At least 35 people have been killed by Nigeria’s military in air raids as the country tries to combat growing violence between farmers and herdsmen, Amnesty International said on Tuesday.
But Amnesty said that Nigeria’s military response to the communal violence, which has killed at least 168 people since the beginning of the year and displaced thousands more, was not curbing the fighting but only threatening the communities it was trying to protect.
“Launching air raids is not a legitimate law enforcement method by anyone’s standard. Such reckless use of deadly force is unlawful, outrageous and lays bare the Nigerian military’s shocking disregard for the lives of those it supposedly exists to protect,” said Amnesty International’s Nigeria Director Osai Ojigho.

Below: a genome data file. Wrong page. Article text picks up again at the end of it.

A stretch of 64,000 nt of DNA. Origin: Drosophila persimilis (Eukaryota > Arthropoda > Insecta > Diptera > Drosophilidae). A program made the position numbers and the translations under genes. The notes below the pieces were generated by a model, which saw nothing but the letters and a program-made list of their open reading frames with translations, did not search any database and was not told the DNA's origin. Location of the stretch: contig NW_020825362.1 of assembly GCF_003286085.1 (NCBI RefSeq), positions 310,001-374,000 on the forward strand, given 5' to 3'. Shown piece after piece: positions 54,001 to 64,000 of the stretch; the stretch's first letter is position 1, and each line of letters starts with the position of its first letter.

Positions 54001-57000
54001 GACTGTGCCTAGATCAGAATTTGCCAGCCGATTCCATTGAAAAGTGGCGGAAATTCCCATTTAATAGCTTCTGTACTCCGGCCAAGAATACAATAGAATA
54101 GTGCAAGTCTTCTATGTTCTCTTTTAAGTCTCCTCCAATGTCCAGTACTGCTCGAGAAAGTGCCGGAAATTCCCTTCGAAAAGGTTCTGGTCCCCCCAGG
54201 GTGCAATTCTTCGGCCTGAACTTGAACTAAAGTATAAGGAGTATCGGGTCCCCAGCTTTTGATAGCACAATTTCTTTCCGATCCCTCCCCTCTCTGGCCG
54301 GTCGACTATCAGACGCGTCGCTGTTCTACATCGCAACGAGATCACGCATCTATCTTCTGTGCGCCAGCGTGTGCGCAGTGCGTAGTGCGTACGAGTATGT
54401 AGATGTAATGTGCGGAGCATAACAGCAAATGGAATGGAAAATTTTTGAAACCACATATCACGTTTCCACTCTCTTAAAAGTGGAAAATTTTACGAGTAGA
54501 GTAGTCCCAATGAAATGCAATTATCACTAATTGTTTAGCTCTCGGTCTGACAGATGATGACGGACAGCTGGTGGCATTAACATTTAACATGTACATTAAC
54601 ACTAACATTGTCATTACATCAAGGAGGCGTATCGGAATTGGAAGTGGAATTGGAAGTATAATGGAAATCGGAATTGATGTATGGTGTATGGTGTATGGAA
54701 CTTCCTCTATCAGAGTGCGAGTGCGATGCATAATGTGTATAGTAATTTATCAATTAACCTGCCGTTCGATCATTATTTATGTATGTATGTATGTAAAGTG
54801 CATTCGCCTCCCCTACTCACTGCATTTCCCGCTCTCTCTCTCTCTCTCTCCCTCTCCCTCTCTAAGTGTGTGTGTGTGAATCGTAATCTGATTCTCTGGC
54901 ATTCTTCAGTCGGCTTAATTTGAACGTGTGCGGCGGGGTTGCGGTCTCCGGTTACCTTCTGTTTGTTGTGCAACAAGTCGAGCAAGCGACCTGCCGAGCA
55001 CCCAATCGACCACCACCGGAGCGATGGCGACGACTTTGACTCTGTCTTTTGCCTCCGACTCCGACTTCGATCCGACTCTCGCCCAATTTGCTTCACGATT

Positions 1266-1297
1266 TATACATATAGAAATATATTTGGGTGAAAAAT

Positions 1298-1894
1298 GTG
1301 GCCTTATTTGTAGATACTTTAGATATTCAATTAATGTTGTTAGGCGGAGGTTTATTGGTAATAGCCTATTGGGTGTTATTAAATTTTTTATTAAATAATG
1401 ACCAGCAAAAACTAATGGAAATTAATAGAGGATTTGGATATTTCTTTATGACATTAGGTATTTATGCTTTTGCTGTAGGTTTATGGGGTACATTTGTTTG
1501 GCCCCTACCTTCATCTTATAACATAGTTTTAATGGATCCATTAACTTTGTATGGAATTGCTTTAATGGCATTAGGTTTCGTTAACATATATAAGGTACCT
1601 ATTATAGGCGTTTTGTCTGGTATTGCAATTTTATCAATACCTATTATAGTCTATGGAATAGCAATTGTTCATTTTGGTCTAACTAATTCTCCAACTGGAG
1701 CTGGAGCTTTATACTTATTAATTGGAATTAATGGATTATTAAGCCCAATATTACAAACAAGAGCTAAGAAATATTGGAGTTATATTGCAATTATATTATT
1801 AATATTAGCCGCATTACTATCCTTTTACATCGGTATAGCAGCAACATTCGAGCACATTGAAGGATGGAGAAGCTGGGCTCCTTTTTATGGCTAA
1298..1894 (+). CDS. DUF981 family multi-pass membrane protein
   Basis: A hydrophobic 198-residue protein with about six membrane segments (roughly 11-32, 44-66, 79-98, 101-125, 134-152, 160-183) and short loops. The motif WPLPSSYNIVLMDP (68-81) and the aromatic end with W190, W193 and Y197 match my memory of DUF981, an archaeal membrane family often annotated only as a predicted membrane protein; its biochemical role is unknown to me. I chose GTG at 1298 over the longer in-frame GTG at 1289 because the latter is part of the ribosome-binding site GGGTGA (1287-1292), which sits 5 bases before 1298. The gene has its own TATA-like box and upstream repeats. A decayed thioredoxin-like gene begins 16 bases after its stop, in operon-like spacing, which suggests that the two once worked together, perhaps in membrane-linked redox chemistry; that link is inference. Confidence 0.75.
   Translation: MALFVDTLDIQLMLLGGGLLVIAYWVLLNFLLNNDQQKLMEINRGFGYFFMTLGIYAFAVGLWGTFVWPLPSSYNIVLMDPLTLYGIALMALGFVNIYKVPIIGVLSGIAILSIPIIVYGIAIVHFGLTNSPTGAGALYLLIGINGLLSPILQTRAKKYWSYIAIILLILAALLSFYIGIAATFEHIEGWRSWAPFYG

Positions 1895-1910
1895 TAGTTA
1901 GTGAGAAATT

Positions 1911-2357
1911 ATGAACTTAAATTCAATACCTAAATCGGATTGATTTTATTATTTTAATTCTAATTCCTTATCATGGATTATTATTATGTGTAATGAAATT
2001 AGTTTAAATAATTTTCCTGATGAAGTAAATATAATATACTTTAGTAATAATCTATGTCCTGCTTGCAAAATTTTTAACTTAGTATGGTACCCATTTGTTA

“The government must overturn its response to these deadly clashes to avoid this crisis getting out of control.”
During the air raids eight villages were heavily damaged or destroyed.
Amnesty said that rockets were fired in warning late last year by the Nigerian air force but only served to hurt people attempting to flee attacks by hundreds of herdsmen on at least five villages in Adamawa state.
Additionally unlawful killings were being carried out by soldiers using excessive force, said the rights group.
- African News Agency (ANA)